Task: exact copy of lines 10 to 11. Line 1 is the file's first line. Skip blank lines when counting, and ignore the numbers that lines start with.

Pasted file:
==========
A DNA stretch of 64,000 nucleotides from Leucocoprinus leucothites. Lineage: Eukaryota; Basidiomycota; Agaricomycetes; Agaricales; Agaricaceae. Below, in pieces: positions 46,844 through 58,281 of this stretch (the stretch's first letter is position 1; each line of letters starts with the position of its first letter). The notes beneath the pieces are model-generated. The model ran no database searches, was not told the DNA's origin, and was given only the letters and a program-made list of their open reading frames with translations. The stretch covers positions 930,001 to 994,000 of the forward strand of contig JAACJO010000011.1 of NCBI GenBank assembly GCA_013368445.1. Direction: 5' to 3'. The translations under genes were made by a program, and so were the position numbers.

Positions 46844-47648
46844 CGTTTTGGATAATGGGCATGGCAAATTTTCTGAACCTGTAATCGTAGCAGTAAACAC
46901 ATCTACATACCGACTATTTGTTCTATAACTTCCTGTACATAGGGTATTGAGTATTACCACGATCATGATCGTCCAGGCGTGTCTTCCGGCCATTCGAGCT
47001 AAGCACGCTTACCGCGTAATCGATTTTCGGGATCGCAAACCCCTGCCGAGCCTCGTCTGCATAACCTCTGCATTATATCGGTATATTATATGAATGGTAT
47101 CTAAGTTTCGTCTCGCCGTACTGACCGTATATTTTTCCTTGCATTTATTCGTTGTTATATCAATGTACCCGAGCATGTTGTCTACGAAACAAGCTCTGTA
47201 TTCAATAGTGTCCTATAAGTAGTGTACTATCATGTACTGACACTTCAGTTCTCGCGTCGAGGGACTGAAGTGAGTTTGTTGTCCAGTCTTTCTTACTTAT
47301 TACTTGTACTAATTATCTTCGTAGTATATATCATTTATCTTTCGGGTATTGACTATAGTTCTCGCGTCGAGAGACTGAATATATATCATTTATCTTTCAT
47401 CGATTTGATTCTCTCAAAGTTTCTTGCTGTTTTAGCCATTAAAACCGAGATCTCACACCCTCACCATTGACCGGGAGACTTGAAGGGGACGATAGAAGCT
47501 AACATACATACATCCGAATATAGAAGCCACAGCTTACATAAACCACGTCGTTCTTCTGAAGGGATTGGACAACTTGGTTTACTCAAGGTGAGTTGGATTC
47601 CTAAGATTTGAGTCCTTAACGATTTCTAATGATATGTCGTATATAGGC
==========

47501 AACATACATACATCCGAATATAGAAGCCACAGCTTACATAAACCACGTCGTTCTTCTGAAGGGATTGGACAACTTGGTTTACTCAAGGTGAGTTGGATTC
47601 CTAAGATTTGAGTCCTTAACGATTTCTAATGATATGTCGTATATAGGC